At the interface of genetics, biophysics and biochemistry, we seek to unravel the molecular nature of excitation in the cochlea. Our laboratory is particularly interested in the structure and function of ion channels, with an emphasis on how these channels are regulated and modulated in the mature animal, in development and following trauma. In excitable cells, membrane depolarization initiates the flux of ions like potassium, calcium and sodium across the cell membrane, regulating neurotransmitter release, homeostasis, a host of cell signaling pathways and even cell survival. Below, we highlight one of our active projects in this area:
Lipid Rafts and Hearing Loss
In our search for the mechanisms that organize ion channels into discrete compartments in the cell membrane, we uncovered a new ototoxin, that is, a drug that is used therapeutically but carries with it an unfortunate risk to hearing health. This drug is a simple ring of sugars called cyclodextrin (specifically, 2-hydroxypropyl-beta-cyclodextrin, or HPBCD). Cyclodextrins are widely used in biophysics to manipulate cell membranes by mobilizing cholesterol. Originally, we used these compounds to test whether ion channel clustering in hair cells occurred in lipid microdomains. We were surprised to find that cyclodextrin enhanced calcium current while inhibiting potassium current. In Motor City terms, this would be equivalent to stepping on the gas while releasing the brake, a citation that could lead to excitotoxicity in cells. While generally recognized as safe, we found that high doses of HBPCD were capable of rapidly inducing hearing loss in mice by destroying cochlear hair cells. Clinical trials using HPBCD to treat lipid disorders are seeing increased hearing loss risk in human patients. Current projects seek to understand the relationship between cholesterol, excitability and hair cell health in order to gain insight into basic membrane biology and design ways to mitigate the risk to hearing with HPBCD use in the clinic.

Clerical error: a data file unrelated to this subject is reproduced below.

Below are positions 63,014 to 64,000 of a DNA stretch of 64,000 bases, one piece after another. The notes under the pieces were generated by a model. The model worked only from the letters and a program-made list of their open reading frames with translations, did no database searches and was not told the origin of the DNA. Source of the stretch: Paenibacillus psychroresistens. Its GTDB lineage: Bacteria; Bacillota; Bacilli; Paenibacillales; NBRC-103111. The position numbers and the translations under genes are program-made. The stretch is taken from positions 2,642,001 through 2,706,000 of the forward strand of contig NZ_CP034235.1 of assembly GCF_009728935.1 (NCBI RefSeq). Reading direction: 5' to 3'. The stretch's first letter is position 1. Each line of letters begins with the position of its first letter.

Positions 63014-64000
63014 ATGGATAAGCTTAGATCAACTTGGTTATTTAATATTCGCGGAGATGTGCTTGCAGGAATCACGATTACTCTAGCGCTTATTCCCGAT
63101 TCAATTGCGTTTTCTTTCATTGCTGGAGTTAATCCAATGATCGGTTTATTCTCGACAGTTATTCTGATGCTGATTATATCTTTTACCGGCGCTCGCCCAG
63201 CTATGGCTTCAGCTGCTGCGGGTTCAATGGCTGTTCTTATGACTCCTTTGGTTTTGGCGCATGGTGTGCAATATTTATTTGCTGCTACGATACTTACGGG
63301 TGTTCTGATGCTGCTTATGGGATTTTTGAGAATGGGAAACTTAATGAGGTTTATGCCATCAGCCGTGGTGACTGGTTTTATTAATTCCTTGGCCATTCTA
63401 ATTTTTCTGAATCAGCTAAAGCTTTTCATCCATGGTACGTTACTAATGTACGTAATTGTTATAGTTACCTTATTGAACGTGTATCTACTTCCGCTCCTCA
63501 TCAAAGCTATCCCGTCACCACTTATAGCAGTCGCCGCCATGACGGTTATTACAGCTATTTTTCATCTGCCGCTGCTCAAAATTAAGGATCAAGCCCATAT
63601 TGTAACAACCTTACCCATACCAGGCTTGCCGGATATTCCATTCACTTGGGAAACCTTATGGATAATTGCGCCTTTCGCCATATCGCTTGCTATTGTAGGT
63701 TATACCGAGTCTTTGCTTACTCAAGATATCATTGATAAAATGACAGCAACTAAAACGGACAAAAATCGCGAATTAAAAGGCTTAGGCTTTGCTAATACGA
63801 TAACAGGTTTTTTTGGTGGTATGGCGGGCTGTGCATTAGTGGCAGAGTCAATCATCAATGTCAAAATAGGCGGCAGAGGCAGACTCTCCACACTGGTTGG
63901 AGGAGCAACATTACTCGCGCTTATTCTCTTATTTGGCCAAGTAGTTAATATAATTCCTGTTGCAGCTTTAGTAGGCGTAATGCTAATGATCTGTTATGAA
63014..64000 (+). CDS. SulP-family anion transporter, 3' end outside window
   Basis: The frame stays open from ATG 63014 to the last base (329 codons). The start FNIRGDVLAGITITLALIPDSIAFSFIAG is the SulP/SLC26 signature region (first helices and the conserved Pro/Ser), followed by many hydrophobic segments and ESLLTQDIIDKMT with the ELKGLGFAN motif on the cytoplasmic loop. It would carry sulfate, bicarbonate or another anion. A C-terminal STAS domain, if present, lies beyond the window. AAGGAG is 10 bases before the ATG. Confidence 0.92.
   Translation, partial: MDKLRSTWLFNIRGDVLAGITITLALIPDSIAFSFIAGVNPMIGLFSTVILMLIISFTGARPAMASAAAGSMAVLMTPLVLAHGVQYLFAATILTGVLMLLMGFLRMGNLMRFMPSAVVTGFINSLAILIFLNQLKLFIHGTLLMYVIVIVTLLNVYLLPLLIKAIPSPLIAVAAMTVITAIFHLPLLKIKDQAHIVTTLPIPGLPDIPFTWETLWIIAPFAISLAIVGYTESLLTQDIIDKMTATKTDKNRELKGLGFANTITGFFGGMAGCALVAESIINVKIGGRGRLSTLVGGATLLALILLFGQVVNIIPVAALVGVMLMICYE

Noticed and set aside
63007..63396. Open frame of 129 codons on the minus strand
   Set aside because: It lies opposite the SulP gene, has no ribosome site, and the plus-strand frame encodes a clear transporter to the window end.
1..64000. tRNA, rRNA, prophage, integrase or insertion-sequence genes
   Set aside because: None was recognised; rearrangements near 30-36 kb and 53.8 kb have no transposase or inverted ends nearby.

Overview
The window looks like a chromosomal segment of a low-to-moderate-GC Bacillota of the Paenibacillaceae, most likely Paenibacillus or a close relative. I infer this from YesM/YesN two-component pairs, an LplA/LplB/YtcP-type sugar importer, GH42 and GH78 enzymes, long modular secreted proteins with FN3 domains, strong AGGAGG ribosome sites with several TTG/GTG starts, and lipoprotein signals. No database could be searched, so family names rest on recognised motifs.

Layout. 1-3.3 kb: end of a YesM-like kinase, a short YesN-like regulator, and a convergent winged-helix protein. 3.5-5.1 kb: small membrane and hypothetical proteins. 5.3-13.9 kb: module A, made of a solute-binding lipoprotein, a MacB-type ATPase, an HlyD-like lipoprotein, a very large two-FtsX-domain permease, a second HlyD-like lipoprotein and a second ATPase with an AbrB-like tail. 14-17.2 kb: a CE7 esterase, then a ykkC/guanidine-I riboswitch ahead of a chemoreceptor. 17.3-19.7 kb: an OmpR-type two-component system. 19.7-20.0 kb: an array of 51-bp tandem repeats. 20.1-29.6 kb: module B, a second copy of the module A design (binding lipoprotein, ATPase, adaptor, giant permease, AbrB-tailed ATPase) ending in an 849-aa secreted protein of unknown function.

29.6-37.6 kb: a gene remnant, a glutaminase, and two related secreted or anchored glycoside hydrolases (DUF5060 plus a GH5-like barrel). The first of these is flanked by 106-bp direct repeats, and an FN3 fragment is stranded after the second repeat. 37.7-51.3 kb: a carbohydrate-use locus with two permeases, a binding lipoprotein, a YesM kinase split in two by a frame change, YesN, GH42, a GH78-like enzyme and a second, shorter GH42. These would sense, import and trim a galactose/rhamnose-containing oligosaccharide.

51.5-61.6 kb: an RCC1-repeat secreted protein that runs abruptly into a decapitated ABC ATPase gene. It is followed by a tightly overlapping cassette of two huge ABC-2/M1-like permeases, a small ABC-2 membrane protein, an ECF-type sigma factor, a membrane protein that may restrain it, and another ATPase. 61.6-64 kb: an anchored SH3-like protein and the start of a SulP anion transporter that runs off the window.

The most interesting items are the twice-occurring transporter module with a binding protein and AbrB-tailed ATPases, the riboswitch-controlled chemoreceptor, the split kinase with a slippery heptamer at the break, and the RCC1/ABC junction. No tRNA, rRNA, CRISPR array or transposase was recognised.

As an example, two hair cells are shown below with antibody stains to the BK-type potassium channel, clustered into hot spots at the base of each cell.
When exposed to cyclodextrin, channel function is altered, possibly through disorganization of the clustered domain and rearrangement of the lipid microenvironment around these ion channels. Below, we show example whole-cell electrical recordings from cochlear hair cells in normal saline with and without cyclodextrin treatment.
When cyclodextrin (HPBCD) is given subcutaneously to normal mice, we see widespread loss of outer hair cells within 3 days of treatment. Current projects are looking at the mechanisms and mitigation of this devastating effect.